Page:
This is not, by any stretch of the imagination, a typical book by an Egyptologist. It is Conman's first book, but not her first published work. Her articles are worth finding and reading. This author has specialized in a specialty that doesn't officially exist – ancient Egyptian astrology.

And herein lies the problem. Otto Neugebauer, a highly respected mid 20th century researcher, officially declared that there was no such thing as Egyptian astrology, period. Certainly funerary art included astronomical material, but it had nothing to do with astrology. His scholarly prejudice against astrology put a nail in the sarcophagus. Researchers allowed assumptions from 19th century Egyptologists and Neugebauer stand as facts.

Contradictions and confusions remained. Eventually these landed like a sodden lump at the feet of a person who wasn't willing to take assumptions for gospel. Conman has spent several years digging into the purportedly non-existent field of ancient Egyptian astrology and has uncovered quite a bit of significant information that sheds light on what the Egyptians did and did not do with their star lore. Her main focus in this book is the thirty-six decans and their associated stars, and their purpose in Egyptian time-keeping. Conman's work also connects a few dots between Egyptian decans and the shrouded origins of astrology. Astrology’s origins unite bits and pieces that came from Mesopotamia, Egypt, Hellenic scholars, and the city of Alexandria. The proportion credited to Egyptian star lore has been on the shy side. That, in itself, should raise a few red flags.

Conman's revelations fill in some of the gaps. To those intimately familiar with ancient astrology, the Egyptian contributions are clear as glass. How Egyptologists feel about Conman’s assertions are another story. Resistance to multi-disciplinary considerations regarding astrology will cost some Egyptologists their life's work. Conman wades through erroneous translations and presents her evidence for alternate conclusions. Words believed to be the names of constellations are shown to be the names of planets. It takes only a few steps to conclude that previous assumptions connecting constellations to after-life transitions are faulty, too.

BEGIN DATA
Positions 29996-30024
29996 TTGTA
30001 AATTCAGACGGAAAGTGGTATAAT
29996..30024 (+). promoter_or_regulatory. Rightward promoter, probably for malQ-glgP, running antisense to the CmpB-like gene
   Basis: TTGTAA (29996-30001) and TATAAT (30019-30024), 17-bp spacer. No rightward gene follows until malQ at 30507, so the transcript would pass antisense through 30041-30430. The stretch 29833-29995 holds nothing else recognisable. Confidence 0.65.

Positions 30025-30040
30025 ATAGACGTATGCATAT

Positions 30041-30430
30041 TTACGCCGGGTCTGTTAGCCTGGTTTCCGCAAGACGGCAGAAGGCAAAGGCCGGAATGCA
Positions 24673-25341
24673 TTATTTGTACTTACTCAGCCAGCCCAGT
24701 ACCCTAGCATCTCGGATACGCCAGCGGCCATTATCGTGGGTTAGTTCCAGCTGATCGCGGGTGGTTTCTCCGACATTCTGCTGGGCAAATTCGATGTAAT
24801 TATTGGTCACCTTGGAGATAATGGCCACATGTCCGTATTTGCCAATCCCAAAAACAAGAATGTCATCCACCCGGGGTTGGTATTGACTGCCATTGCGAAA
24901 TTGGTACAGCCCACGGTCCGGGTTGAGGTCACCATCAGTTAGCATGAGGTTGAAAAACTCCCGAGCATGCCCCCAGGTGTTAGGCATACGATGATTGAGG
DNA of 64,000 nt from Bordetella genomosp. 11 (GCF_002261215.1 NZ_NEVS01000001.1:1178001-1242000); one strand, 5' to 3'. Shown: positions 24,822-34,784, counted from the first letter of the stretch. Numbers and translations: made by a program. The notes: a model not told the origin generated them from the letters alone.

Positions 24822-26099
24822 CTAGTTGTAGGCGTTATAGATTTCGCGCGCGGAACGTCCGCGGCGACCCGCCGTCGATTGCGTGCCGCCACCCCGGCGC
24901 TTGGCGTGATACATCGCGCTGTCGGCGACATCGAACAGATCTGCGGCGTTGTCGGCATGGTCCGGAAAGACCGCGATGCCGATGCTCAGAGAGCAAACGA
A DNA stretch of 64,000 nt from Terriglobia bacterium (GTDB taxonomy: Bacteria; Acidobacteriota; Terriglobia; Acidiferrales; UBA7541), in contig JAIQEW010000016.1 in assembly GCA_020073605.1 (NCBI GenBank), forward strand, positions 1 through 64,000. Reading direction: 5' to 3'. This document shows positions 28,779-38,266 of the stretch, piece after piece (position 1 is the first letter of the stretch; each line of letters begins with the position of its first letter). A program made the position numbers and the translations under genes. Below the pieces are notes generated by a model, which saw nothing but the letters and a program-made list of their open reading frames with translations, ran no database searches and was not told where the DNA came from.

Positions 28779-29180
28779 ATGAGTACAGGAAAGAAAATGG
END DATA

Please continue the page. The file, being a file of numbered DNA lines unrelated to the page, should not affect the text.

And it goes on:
I admire both book and author. Conman has chosen a difficult and lonely path, treading through a forest of swollen (and predominantly masculine) egos in the field of Egyptology, to tear asunder comfortable but erroneous scholarly dogma. The fresh take on the subject is meritorious and goes a long way toward building bridges of information where none previously existed. To be fair, Conman has picked up the rather unfortunate habit, found all too often in books by Egyptologists, of producing pages and pages of complaints about the work of other researchers. These get boring. But when she breaks into an uninhibited rant mode, she's awesome. Her poison arrows and scalding sarcasm are a delight. Neugebauer and his credulous acolytes probably deserve this long overdue comeuppance.

The winds of Egyptian scholarship are blowing in a new direction. Bad assumptions, bad translations, and dogmatized errors that have held fast for over 200 years are crumbling. The hands aiming the sweet kiss of the wrecking ball come from an unexpected direction. It may take a while for Conman's assertions to be taken as seriously as they deserve. Scholars of ancient astrology will pounce on the obvious morsels because they provide sought-after missing links. The corps of Egyptologists are another story; they are likely to be hamstrung by their own certainties and prejudices. It will be difficult to find more Queens of De Nile in Egypt than in the halls of universities.

This book is recommended for serious students of Egyptology and ancient star lore. It is carefully organized, well-documented, and scholarly. The writing is at times dense and extremely detailed. This is suitable for handling the topic properly, but it isn't likely to appeal to laymen with a superficial interest in the mysteries of Egypt. This book targets a narrow audience that will surely be fractured into those who are excited by these revelations and those who would prefer to stuff Conman into an empty pyramid and roll a stone across the door.

The author deserves laurels for her brave undertaking, and for willingness to refute nonsensical scholarly dogma.

~review by Elizabeth Hazel

Author: Joanne Conman
Decan Wisdom Books 2013
229 pg, $18.95 pb

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